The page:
Huskies start second half with 95-yard drive

SEATTLE — The Washington Huskies pride themselves on being a team that’s able to make good halftime adjustments. And with Saturday night’s weather changing from build-an-arc bad to just normal Seattle gloominess, this seemed like another chance to get the offense revved up after the break.

Then, on the opening kickoff of the third quarter, a flag hit the ground, a block-in-the-back penalty was marched off, and the Huskies found themselves starting the second half at their own 5-yard line.

Arizona had just scored a touchdown to end the half, cutting Washington’s lead to 11-6. And if the Huskies couldn’t escape the shadow of that fancy new scoreboard in the west end zone — who are we kidding, there were no shadows on this day — giving the ball back to Arizona at midfield could have opened the door for the Wildcats to take the lead in what to that point had been a sloppy game.

Instead, the Huskies marched 95 yards on 14 plays on what proved to be the most important possession in Washington’s 31-13 victory.

“It was huge, just because it was 95 yards,” said receiver Kasen Williams. “We know we can move the ball on them and that’s what we showed, especially on that drive.”

That drive marked the third time in four games this season the Huskies have scored on their first possession of the second half, but none of the earlier scores were as meaningful as this one. With the score tight, with Arizona gaining some confidence late in the first half, and with the weather limiting both teams’ offensive output, long drives, points — heck, completed passes — were hard to come by in this game.

“We went in the locker room and just talked about fixing a few things and going out and executing in the second half,” Sarkisian said. “This has been a pretty reoccurring theme for us of coming out in the third quarter playing good football and executing offensively better than we did in the first half.”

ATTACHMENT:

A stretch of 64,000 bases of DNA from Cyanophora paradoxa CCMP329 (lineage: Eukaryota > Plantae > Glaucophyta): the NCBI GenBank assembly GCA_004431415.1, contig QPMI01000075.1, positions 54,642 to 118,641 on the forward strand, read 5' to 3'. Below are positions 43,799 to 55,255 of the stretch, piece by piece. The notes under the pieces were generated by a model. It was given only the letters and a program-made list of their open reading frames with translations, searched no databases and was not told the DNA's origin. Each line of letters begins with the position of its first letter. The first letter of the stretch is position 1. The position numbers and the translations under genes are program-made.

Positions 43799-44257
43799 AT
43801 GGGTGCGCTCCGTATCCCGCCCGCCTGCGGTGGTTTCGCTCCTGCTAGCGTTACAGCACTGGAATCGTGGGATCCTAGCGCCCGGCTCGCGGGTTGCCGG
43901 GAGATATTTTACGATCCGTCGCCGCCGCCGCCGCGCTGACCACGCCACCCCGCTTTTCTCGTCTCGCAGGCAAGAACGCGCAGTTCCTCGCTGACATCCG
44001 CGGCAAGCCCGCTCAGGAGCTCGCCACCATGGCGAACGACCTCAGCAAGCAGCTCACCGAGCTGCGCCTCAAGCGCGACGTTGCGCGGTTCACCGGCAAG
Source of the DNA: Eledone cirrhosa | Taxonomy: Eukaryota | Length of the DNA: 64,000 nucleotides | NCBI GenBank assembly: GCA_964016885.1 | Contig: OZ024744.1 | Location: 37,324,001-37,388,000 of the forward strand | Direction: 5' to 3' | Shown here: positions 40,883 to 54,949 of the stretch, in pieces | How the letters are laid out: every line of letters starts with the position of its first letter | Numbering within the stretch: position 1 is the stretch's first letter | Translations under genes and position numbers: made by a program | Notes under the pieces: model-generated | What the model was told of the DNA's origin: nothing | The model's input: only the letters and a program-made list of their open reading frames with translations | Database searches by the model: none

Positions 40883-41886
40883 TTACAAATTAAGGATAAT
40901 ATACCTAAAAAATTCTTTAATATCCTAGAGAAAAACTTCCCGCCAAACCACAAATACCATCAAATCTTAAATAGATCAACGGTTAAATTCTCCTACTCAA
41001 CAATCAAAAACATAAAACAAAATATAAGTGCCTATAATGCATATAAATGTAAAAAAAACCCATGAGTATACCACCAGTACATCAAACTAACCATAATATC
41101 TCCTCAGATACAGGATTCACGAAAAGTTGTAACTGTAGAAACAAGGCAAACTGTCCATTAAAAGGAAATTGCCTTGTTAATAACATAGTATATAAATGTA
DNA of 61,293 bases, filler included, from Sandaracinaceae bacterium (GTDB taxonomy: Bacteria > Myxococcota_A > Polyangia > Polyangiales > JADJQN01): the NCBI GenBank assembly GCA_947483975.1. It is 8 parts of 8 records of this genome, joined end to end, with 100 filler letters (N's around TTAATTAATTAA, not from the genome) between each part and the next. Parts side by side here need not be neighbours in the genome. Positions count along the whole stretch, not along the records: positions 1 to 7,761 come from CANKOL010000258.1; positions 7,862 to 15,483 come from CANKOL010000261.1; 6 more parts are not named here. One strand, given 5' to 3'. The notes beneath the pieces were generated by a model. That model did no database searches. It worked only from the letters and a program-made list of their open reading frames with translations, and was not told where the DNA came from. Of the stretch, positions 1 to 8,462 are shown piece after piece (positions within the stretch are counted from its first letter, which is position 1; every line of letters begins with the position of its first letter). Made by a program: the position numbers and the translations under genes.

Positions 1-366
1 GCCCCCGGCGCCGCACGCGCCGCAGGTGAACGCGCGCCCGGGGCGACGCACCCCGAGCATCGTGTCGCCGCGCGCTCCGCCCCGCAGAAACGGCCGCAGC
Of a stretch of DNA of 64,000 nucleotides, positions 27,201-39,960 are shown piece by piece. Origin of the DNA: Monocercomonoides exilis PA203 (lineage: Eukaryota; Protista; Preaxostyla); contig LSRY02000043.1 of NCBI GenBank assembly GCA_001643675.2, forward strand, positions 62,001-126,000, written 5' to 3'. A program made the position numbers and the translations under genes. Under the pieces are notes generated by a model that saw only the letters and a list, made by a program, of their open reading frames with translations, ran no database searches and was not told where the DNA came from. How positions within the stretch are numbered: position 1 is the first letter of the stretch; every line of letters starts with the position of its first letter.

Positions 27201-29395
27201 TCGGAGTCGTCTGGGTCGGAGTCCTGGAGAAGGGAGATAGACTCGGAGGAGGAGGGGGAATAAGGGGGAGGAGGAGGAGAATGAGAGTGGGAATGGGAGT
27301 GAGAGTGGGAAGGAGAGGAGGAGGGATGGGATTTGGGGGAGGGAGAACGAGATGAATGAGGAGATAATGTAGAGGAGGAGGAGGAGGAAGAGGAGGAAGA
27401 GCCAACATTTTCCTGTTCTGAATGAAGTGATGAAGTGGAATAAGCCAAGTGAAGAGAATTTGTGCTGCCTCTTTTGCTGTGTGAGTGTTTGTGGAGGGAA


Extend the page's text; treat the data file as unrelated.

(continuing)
One adjustment Sarkisian noted was more two-tight end sets. Another, of course, was that the improved weather meant a more balanced attack.

“The weather kind of calmed down,” said quarterback Keith Price. “We started airing it out a little bit more. I knew I needed to get in a rhythm in order for us to win the game, and guys did a good job of winning play.”

When the Huskies took the field at the five, their immediate goal was a little more modest than game-changing-95-yard drive.

“Two first downs,” Price said when asked what he was thinking. “We knew we needed to get two first downs to get some breathing room so we could start running our offense.”

Bishop Sankey, who rushed for 161 yards on a school-record 40 carries, got the first of those first downs, as well as some much-needed breathing room, when he opened the drive with an 11-yard carry. Two plays later, Price hit Austin Sefarian-Jenkins over the middle for 20 yards and the Huskies were really in business. In going 95 yards, the Huskies needed to convert on only one third down, a 15-yard pass to Williams on third-and-seven.

The Huskies kept moving the ball with rushes of 11 yards by Jessie Callier and 17 yards by Sankey, then after a personal foul got the Huskies to the Arizona 3-yard line, and a Sankey run got them to the 1, Price hit a wide-open Seferian-Jenkins for the score.

Obviously the Huskies would just as soon avoid having to 95 yards very often, but the fact that they were able to do it, then go 90 on their next possession, was one of the biggest reasons they were able to pull away for a convincing win.

“It was huge,” Sarkisian said. “That was a great drive by our offense. There was a great mix of run and pass… We can’t expect our offense to go 95 yards consistently, that’s a hard thing to do. But that being said, that was a tremendous drive by the offense.”

Herald Writer John Boyle:

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